Whitaker, Nathan. Snap Decision (Game Face)
July 1st 2014
Good friends Chase and Tripp both go to Archie F. Carr School, a small school in Florida, where 7th graders are allowed to play on the Varsity football team if they are good enough. When a number of seniors participate in a Senior Skip Day after being told not to, they get their chance. There's a lot going on in their lives-- Chase and his sister Hannah are being raised by a busy single mother, and Tripp's dad is a recruiter for a local university football team. There are various crushes and a friendship with an upperclassman, JB, whose family is very religious. When Tripp sustains a bad head injury during a game, Chase knows he needs to make sure Tripp gets proper medical treatment, even though it makes Tripp angry with him.
Strengths: Since there are never enough football books and this has a great cover, I'll definitely purchase this one. Enough football plays as well as references to teams that this will be popular.
Weaknesses: This did not draw me in as football books usually do, and there is a note from the author at the back explaining that this is his first foray into middle grade fiction. This is certainly a good start, but there were some parts that could have been better.
There need to be MANY more sports books for middle grade readers than fantasy books, so I would not want to dissuade any sports writers from attempting books for this age? I know that there are a few aspiring authors who read this blog, I offer the following (hopefully) constructive criticisms:
1. Many readers of sports books are struggling readers. Not all, but many. This book had a lot of characters, and they weren't well differentiated, which may confuse some readers.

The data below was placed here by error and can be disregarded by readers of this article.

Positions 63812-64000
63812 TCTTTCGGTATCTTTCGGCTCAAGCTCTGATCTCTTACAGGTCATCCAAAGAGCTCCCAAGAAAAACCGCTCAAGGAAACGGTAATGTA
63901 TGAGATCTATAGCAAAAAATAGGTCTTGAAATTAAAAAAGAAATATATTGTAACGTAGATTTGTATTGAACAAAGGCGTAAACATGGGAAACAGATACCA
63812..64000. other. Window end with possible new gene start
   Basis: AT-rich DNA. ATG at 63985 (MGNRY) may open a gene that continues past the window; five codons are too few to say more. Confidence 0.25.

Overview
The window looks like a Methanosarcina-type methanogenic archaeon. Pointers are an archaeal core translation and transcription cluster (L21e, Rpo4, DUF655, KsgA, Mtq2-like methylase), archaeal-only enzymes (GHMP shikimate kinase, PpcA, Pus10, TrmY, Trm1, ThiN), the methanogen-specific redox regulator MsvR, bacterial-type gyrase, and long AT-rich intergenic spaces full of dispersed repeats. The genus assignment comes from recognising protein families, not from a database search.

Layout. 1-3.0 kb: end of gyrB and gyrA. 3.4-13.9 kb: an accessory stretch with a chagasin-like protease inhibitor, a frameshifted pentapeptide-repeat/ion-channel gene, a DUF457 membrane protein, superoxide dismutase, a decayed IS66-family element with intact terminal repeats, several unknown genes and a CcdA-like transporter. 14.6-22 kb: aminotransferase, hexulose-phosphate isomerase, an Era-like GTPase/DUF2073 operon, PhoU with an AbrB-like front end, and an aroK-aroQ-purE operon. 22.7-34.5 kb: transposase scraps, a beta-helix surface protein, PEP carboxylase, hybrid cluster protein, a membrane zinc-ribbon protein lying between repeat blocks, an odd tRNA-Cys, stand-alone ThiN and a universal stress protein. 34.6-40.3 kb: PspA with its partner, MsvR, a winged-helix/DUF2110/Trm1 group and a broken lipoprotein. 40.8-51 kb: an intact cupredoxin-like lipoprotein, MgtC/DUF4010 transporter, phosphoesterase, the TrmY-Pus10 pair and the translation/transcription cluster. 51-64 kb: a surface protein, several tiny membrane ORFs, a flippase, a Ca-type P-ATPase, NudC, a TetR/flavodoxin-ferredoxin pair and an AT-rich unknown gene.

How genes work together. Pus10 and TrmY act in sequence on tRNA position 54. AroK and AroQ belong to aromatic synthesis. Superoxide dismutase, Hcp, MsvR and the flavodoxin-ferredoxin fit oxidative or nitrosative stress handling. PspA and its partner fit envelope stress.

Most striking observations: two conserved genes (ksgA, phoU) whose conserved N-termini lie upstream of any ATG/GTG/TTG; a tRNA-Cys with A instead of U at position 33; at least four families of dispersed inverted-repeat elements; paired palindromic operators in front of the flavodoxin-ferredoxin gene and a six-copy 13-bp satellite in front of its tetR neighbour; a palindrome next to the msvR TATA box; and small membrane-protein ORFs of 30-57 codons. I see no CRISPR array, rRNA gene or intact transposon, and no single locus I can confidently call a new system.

2. The plot doesn't emerge until later in the book. I kept waiting to see what the hook would be, and it appears to have been Tripp's concussion. This needs to happen earlier on.
3. Real people and places are mixed in with the fictional ones. Maybe readers won't care, but there was a band and singer mentioned frequently enough that I had to do an internet search to find out if they were real. Coaches, teams, players (Mo Isom? Apparently a real person.), scientists-- too many things that seemed real enough rather than fictional that it bothered me. But then there was one team-- the Cleveland Rockers-- that seemed made up, since it was football rather than the women's basketball team of a few years back. Perhaps this is a problem of moving from nonfiction to fiction, but it slowed the story down. I also had to look up whether 7th graders are actually allowed to play high school varsity ball, because that seemed wrong to me. Apparently, it can be in smaller divisions with k-12 schools.
3. Don't include math problems in a book. Even if it's about cheating on a math test. It made me stop and wonder what was going on. I put down the book. Not a reaction we want from readers.
4. Religion is okay if it makes sense. I'm not a huge fan of religious diatribe, but in the case of JB and his family, it makes sense. When Chase quotes Job, that seemed out of character.
5. The first paragraph of every chapter is in bold print. Why? I found myself reading these paragraphs more carefully, but they didn't seem to be more explanatory or different from the rest of the chapters.
I do like the notes on concussions at the end; that's good information to include in a book.
Middle grade sports fiction is probably the toughest type of book to write. You have to appeal to the struggling readers and make the story clear cut and action packed, but you have to factor in the higher readers and give them enough to make the story interesting. This is certainly a good try, but I hope that the next book (this seems like it will be a series, given the "Game Face" series title above the title) is put together a bit differently.